How does alternative grading work when you cut the length of the semester by more than half?
There's a big push at my institution to convert traditional 16-week courses into 8-week courses. The super-simplified idea is that a student could be more focused on two double-speed classes at a time, rather than four normal-speed classes.
I'm curious to hear from others (a) whether you are having a similar push and (b) if you think it is a good idea.
I'm reading this while preparing to teach Spring Intersession course (3-week suicidal pace, 1 day = 1 week of regular semester). If you don't hear back from me, it was my pleasure to know you.
But in all seriousness, your blog and your open source materials are immensely helpful. I was considering, but hesitant, to do something similar to #4 on your list of changes. Thanks for pushing me over the fence.
Do I understand it correctly, that you are assessing LTs as via "one and done" method? Is that a permanent change or compromise related to the compressed schedule?
If I do come back after this as a sane human, it will be thanks to the community and the vehicle that my middle schooler will inherit in 2 years will have this carved on the dashboard: "This gift was made possible by David Clark, Robert Talbert, Growth Grading Community, and the students like you"
: Insert your Central California joke here. Roses are past their peak bloom and daily max temperatures in mid 90s.
This was great from both a summer term/abbreviated term standpoint, and as someone who implemented an alternative grading system on a quarter system. Our quarters are definitely not as abbreviated as your summer term, but I have found that our 10-week normal term quarters make some aspects of alternative grading (like multiple attempts/retries) really challenging. I taught writing and composition, so this was especially pronounced given the time needed to read a draft of a piece of writing. In my current role, part of my job is faculty pro dev, and so many faculty want to implement alternative grading systems, but run up against the time issue. I think they'll find a lot of the aspects here really helpful (even though doing a 6-week term is significantly more challenging than a 10-week one).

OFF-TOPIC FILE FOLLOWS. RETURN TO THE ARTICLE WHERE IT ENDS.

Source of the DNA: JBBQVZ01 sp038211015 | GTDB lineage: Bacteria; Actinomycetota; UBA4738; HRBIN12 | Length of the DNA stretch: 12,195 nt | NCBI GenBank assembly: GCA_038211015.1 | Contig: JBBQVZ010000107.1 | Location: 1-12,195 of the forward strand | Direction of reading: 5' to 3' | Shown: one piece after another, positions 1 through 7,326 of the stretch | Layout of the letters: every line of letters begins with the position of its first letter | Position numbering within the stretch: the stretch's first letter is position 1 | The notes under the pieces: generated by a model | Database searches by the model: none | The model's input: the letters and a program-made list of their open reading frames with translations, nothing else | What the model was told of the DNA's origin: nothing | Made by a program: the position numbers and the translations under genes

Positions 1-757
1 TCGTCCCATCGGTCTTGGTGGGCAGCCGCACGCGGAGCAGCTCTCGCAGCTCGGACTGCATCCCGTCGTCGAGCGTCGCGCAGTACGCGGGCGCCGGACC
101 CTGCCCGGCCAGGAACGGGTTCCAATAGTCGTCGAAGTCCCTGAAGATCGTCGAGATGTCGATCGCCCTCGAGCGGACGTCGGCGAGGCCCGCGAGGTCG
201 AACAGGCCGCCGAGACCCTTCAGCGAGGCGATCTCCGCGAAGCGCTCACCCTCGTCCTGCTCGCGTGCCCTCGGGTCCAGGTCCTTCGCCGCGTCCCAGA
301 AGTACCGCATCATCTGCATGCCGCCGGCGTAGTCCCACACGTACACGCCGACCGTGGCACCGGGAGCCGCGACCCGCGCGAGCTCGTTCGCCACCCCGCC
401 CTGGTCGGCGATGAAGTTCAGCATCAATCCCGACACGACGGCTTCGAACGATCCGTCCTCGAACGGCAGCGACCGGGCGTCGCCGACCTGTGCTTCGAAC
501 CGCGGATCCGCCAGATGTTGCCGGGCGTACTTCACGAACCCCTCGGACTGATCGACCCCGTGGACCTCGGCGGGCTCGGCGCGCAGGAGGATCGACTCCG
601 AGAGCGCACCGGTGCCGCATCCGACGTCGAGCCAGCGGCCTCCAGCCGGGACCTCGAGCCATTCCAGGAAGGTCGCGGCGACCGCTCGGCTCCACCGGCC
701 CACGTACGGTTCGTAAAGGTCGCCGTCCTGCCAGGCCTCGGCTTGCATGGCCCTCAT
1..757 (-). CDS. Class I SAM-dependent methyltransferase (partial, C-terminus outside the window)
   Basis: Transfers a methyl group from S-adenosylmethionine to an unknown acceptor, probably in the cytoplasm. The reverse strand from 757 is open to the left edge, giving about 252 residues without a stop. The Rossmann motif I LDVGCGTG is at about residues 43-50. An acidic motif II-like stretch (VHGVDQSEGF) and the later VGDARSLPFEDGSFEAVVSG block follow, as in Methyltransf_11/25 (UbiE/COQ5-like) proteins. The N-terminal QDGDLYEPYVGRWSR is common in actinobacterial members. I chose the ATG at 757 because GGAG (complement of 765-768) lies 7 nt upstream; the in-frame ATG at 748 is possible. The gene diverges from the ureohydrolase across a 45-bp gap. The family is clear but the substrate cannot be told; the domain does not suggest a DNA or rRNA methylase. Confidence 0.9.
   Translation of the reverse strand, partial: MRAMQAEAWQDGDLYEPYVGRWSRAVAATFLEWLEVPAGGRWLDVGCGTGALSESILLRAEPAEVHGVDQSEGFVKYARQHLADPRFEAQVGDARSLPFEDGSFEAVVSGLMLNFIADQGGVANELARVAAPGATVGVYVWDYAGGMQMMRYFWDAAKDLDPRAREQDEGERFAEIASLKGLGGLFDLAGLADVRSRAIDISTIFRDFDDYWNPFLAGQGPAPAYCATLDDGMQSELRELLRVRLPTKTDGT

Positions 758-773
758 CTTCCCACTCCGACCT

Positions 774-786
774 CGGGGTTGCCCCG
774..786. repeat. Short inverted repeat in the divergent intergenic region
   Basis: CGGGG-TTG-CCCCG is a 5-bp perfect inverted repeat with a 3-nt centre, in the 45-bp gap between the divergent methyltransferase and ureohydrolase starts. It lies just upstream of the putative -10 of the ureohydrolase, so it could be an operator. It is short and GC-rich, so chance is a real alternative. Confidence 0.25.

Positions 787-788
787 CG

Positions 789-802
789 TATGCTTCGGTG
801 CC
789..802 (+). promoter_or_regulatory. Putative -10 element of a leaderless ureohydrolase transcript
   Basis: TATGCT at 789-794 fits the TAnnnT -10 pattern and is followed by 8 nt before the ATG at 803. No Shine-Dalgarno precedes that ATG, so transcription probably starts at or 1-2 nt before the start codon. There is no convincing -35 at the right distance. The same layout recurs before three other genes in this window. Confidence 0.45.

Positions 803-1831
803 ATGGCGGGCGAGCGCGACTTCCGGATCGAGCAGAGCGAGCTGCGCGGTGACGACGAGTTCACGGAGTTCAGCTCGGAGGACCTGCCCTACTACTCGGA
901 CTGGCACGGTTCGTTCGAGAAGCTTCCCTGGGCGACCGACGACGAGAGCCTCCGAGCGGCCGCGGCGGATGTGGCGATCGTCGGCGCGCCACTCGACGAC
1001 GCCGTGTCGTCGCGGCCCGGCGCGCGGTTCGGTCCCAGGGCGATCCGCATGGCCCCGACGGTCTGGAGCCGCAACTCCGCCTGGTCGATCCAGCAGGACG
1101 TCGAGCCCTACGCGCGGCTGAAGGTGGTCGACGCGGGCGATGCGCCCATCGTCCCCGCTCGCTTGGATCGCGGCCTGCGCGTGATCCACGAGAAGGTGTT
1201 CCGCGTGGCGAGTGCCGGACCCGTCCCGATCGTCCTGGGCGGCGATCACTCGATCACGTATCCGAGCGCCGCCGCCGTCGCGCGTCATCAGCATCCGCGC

Also--the used car-buying market is brutal. Just purchased a vehicle for our 20-year old that was $2500 to get them around town just until September. In a previous time, that same car would have been about $800.
A very interesting post but why are online practice and daily prep included in grades? They are learning activities, not assessment activities.